I think if such a DNS/ip based round robin server is down, or replies 500 error, the client won't try another server

Unless there's a way to get all ip addrs in js? By custom client code that queries the DNS system?


DNS resolution is handled by the DNS server and the browser. JS isn't involved, it's just telling the browser to connect to a certain hostname and the browser itself decides which IP to map it to (based on its DNS cache).

If the DNS server is down the website wouldn't load at all, but this is an acceptable trade-off considering DNS is a very simple system (not many things can go wrong) and servers can be redundant.


There's a misunderstanding. That reply is to me off topic, I knew about those DNS things already

Thanks anyway for replying


One of the reasons Envoy was built was because ELB/ALBs have opaque observability and fail in ways you can't control.


I've found that the cloud load balancers lag behind the state of the art in features and that their assumptions and configurations can be pretty brittle.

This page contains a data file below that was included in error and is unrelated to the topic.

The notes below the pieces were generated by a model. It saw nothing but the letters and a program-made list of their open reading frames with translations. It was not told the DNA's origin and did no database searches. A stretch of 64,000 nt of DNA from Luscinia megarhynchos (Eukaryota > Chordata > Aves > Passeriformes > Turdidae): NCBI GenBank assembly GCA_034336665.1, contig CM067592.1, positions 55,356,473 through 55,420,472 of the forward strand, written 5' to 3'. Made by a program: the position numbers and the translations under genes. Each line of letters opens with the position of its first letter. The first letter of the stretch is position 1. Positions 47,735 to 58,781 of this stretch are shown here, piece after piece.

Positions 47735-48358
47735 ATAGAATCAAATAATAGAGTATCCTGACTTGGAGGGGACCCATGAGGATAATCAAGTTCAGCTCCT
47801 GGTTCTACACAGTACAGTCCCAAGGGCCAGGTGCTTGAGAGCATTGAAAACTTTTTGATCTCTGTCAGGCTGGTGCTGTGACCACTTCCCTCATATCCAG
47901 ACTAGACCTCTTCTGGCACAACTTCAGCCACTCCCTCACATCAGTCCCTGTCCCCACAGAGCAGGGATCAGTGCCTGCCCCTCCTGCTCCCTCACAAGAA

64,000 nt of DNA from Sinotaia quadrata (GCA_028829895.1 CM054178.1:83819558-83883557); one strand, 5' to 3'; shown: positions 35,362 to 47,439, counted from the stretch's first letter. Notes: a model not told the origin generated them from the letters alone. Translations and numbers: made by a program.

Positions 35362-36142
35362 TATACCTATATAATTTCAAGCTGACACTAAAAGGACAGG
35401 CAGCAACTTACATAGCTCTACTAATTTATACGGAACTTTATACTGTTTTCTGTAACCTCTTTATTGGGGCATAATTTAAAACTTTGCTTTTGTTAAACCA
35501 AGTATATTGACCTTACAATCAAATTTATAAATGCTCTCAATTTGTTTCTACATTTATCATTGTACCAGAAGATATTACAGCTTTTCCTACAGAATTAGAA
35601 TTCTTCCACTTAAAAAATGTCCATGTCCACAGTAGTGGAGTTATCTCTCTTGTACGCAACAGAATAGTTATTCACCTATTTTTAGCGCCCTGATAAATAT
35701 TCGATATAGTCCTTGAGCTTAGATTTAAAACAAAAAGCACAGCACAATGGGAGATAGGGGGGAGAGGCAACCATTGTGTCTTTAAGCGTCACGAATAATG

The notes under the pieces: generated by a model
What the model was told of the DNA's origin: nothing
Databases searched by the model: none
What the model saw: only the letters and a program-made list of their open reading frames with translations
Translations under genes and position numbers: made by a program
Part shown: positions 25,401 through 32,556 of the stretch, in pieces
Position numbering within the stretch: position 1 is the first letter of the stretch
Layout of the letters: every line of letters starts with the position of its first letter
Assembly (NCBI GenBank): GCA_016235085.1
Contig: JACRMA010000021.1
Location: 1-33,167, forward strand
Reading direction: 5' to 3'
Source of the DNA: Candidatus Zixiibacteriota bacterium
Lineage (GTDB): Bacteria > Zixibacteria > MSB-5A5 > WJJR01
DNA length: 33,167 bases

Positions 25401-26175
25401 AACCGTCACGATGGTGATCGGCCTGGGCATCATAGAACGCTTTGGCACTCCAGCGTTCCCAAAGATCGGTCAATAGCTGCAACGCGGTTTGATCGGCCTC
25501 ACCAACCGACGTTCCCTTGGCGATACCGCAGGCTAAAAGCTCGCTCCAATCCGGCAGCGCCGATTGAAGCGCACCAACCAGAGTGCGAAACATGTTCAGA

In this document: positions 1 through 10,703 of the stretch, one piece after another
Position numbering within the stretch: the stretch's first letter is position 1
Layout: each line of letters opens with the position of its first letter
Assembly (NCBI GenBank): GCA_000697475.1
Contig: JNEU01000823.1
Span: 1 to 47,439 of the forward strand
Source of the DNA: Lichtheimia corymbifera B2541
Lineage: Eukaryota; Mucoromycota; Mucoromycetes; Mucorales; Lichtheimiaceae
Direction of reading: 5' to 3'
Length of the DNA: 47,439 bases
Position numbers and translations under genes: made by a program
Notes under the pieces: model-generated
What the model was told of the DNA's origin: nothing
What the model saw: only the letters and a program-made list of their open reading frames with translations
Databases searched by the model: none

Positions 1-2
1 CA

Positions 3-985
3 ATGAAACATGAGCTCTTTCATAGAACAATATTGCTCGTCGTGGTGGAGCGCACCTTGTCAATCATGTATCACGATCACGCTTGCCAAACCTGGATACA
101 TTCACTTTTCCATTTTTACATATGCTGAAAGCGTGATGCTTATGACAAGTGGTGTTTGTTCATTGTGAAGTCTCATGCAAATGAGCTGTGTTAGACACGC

I haven't used Amazon's ALB, but with the legacy ELB, they can't speak ALPN. So that means, if you use their load balancer to terminate TLS, you can't use HTTP/2. Their automatic certificate renewal silently broke for us as well; whereas using cert-manager to renew Let's Encrypt certificates continues to work perfectly wherever I use it. (At the very least, cert-manager produces a lot of logs, and Envoy produces a lot of metrics. So at the very least, when it does break, you know what to fix. With the ELB, we had to pray to the Amazon gods that someone would fix our stuff on Saturday morning when we noticed the breakage. They did! But I don't like the dependency.)

I have also used Amazon's Network Load Balancer with EKS. It interacts very weirdly. The IP address that the load balancer takes on changes with the pods that back the service. The way the changes happen is that the NLB updates a DNS record with a 5 minute TTL. So you have a worst case rollout latency of 5 minutes, and there is no mechanism in Kubernetes to keep the old pods alive until all cached DNS records have expired. The result is, by default, 5 minutes of downtime every time you update a deployment. Less than ideal! For that reason, I stuck with ELB pointing to Envoy that terminated TLS and did all complicated routing.